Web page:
The latest issue of NAPA Bulletin explores the effects of the world food crisis in various settings around the globe, and suggests ways to mitigate those effects through the application of anthropological principles and practices.
The result is a collection of articles which constitute a significant contribution, both theoretical and practical, to this important and ongoing discussion. According to the abstract of the issue introduction:
The food riots and demonstrations that occurred in more than 50 countries in 2008 signaled the oncoming global economic recession. Skyrocketing food and fuel prices spurred on violence in poorer countries where there is no social safety net and in places impacted by food insecurity and malnutrition.
Today, while the prices for some food staples have retracted a little, the deepening economic recession poses a threat in wealthier nations including the United States and members of the European Union. For example, the shuttering fall in the U.S. stock market in October 2008 resulted in the loss of billions of dollars not only to individual investors but also to states and local municipalities. In this environment, there is a potentially grave threat to the social safety net in the United States including food assistance programs. The World Food Program (WFP) has cited the increase in world food prices as the biggest challenge in its 45-year history, calling the impact a “silent tsunami” that threatened to plunge millions into hunger.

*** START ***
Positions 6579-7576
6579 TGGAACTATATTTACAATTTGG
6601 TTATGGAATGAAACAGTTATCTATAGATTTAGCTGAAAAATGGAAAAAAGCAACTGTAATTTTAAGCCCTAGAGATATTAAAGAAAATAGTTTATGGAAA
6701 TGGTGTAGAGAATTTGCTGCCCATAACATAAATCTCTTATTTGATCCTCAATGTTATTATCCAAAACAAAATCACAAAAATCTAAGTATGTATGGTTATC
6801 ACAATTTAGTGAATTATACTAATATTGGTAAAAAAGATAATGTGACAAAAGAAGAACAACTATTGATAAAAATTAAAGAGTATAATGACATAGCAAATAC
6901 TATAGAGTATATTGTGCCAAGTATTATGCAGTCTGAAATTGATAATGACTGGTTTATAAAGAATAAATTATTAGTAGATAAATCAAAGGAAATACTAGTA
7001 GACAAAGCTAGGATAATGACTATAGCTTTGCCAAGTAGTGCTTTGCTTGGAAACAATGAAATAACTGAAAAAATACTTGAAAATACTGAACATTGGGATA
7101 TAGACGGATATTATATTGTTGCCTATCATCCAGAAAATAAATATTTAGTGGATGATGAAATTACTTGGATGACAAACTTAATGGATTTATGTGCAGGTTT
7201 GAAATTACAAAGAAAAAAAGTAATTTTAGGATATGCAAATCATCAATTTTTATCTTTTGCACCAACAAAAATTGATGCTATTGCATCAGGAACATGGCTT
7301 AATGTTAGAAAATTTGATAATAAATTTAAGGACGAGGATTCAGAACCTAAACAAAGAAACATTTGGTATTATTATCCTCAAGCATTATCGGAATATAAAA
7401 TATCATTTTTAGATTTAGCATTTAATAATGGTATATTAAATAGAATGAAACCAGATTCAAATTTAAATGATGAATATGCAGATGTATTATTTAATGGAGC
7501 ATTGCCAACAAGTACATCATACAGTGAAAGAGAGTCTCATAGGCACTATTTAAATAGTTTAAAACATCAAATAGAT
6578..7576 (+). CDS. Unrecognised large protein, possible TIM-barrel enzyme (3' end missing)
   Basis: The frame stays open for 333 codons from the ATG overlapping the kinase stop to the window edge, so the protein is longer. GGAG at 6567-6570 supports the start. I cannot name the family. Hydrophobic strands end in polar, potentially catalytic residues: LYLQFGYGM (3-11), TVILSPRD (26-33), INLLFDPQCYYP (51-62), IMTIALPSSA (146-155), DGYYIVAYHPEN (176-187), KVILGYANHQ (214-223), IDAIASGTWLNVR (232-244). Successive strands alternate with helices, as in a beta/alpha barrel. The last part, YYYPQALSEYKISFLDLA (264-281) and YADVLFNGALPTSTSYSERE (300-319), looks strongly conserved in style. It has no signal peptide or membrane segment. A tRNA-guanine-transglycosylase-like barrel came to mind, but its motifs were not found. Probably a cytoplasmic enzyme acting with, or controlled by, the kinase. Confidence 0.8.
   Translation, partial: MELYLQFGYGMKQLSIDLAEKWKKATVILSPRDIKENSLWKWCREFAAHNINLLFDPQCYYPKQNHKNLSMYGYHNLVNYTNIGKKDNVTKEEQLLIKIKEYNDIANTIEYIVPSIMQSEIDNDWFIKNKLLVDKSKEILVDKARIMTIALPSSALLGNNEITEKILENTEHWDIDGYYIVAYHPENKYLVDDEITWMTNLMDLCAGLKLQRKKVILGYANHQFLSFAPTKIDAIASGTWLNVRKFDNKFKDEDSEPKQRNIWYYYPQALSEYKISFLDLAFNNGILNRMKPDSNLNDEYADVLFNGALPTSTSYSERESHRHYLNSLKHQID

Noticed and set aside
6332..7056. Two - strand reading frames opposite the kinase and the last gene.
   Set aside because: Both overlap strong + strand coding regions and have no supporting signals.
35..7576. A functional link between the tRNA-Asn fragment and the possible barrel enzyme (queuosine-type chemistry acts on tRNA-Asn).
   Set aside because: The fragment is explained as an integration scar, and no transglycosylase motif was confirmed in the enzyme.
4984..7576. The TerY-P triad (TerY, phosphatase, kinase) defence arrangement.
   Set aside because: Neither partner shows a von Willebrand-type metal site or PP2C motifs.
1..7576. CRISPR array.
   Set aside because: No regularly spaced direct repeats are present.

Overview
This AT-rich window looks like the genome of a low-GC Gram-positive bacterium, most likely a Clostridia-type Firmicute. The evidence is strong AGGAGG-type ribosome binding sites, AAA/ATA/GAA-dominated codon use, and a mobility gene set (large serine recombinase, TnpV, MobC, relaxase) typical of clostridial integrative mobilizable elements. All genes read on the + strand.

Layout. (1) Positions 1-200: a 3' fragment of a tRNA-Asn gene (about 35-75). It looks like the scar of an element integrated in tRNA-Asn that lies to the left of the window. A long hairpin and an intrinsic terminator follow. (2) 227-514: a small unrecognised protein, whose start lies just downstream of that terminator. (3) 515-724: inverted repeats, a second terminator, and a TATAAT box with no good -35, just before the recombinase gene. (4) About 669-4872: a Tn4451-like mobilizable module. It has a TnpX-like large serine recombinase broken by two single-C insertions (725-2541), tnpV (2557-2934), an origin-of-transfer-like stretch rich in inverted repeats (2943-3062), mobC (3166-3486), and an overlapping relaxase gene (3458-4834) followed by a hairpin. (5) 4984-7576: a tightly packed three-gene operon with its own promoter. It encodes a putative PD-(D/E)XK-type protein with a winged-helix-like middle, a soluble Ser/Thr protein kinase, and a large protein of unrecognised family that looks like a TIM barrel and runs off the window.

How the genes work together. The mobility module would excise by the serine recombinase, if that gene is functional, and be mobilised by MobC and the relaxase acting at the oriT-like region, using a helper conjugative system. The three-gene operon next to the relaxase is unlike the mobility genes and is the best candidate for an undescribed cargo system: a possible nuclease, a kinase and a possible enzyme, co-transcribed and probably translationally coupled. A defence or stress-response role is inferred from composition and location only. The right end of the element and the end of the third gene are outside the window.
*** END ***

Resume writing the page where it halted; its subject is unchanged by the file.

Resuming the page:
In this volume, practicing and applied anthropologists examine the current global food crisis in a variety of settings including Belize, Cuba, the Dominican Republic, Ethiopia, Lesotho, Mozambique, Tanzania, and the United States. Further, they use a variety of theoretical orientations and methodological approaches to understand the chronic nature of food insecurity and the ways in which global food policies and economic restructuring have resulted in increasing food inequities across the globe. Throughout this volume, the authors make suggestions for combating the global food crisis through the application of anthropological principles and practices.
Featured articles include:
FROM CRISIS TO CUMULATIVE EFFECTS: FOOD SECURITY CHALLENGES IN ALASKA David V. Fazzino, Philip A. Loring
This issue of NAPA (and all NAPA issues from 1997 onward) is available FREE to everyone through December 2009; after that, it will be accessible to AAA members, Anthrosource subscribers, and via pay-per-view on Wiley-Interscience.
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